Archive for the ‘Projects’ Category

Functional Eclipse Computer

August 8, 2017

I have progressed on the eclipse computer project past a prototype to something that mostly works. There a few minor bugs in the code, but it is usable as-is. I’ve got fixes for them, but need to test before committing. The system still doesn’t use its buzzer for an audible prompt, and I haven’t written anything yet to help take a sequence of pictures showing the progression of the eclipse. I may not get to that for a day or two to deal with travel related issues. I plan on taking it, and a bunch of camera gear, to the Nashville area to view the eclipse.Eclipse ComputerThe picture shows what is nearly the final hardware, but older software. This video shows the current software. The hardware changes between the two are all to help keep everything from moving around in the case, and to keep the barrel connector that supplies power to the upper breadboard close to the board. The connector was moving away from the board too easily and causing a reduction in the supplied voltage.

All of these problems were solved by applying solid copper wires in the right spots. I use solid copper with breadboards a lot because I can cut the wires to the length I need and the conductor is stiff enough to be inserted into the breadboard without tinning or the addition of some connector. I used a few more of these wires to hold down the barrel connector and to apply some pressure against the top of the case. It worked out quite well.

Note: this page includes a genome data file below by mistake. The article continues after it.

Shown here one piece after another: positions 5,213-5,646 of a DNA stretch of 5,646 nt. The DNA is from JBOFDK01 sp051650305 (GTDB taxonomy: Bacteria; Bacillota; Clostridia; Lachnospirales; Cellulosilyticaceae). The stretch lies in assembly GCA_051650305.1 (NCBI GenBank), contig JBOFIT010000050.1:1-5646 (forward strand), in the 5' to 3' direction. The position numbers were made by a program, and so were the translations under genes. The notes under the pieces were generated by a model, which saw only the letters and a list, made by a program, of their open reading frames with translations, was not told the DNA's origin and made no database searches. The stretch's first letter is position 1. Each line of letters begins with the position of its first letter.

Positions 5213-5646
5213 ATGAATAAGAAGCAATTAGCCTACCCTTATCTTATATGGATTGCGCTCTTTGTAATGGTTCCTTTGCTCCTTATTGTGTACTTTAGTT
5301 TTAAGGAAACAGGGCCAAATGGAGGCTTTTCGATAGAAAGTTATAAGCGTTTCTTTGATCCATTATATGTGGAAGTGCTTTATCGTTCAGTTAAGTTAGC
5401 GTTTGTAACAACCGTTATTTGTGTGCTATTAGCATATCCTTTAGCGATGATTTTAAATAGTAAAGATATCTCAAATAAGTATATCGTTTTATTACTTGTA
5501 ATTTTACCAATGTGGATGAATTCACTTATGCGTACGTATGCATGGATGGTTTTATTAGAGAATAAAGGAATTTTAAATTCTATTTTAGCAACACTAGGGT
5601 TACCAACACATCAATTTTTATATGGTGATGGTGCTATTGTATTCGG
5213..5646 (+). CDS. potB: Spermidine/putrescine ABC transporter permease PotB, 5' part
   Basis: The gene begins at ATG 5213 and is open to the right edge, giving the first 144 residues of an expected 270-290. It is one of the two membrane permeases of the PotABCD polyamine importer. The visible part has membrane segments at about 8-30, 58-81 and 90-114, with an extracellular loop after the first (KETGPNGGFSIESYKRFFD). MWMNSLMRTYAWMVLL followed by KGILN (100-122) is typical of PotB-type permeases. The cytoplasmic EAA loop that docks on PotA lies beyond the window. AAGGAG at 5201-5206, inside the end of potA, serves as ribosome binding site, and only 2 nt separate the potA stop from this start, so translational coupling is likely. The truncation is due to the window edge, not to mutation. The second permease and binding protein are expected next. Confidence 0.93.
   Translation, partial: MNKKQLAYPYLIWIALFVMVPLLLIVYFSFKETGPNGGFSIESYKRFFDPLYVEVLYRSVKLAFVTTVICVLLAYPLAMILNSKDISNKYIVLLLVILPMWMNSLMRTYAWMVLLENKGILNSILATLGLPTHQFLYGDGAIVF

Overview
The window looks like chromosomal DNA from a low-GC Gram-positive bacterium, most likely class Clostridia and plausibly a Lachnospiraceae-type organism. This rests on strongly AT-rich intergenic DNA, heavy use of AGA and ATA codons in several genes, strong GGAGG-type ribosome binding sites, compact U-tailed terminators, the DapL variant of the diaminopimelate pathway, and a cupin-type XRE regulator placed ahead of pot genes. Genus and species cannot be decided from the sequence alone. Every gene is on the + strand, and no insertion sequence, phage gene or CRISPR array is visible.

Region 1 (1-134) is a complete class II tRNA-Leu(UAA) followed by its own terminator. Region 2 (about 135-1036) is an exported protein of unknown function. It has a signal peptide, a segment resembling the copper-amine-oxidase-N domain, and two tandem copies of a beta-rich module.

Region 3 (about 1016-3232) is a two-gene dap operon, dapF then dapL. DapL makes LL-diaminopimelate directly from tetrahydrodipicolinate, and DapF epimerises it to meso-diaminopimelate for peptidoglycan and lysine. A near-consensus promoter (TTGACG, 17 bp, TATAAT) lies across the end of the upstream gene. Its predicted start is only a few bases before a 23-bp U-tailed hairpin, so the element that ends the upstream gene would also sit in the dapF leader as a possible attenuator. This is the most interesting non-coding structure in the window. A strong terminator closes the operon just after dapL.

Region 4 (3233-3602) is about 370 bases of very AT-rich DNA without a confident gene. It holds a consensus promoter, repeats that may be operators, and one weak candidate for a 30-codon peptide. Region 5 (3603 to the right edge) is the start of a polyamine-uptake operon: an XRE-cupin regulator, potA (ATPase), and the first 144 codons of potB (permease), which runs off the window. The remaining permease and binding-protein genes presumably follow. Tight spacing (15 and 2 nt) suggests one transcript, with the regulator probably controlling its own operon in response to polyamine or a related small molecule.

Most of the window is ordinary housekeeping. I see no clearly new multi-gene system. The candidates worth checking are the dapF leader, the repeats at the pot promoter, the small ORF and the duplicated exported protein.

I changed the display from a 16×2 LCD to a 20×4 one just for the additional text. The video shows how I’ve made use of the space. The 20×4 display is a bit dark and needs a backlight to be readable unless it is in bright direct sunlight. The 16×2 display didn’t have this problem; it is more like a common digital watch display in how it handles light. I made and adjusted an automatic backlight control program that gets brightness measurements from a TSL2591 at its minimum gain setting and uses one of the Raspberry Pi’s PWM outputs. It seems to make the display readable enough in bright light and keeps it from being brighter than it needs to be most of the time. I’d rather have a 20×4 that is more like the 16×2, but I haven’t got the time.

I tested the computer running on 8 Eneloop NiMH 2000mAH batteries. For most of the test, the computer was indoors and used the minimum backlight setting. It recorded around 600mW power consumption under these conditions. In brighter light, power consumption got as high as 850mW. Working out a new times of totality can add about 400mW, but I wrote the code to limit how often that occurs.

The batteries kept the computer running so long that I couldn’t finish a battery life test in one day. The combined runtime before exhausting the battery charge was around 25 hours. That was much longer than I anticipated when I decided on 8 AAs. I’m still going to use 8 because I can, and the backlight will make the runtime a bit shorter, maybe 16 or 17 hours, about twice what I need. Also, a smaller battery pack would have more room to move about, and I already wrote low battery detection code based on 8 batteries in series.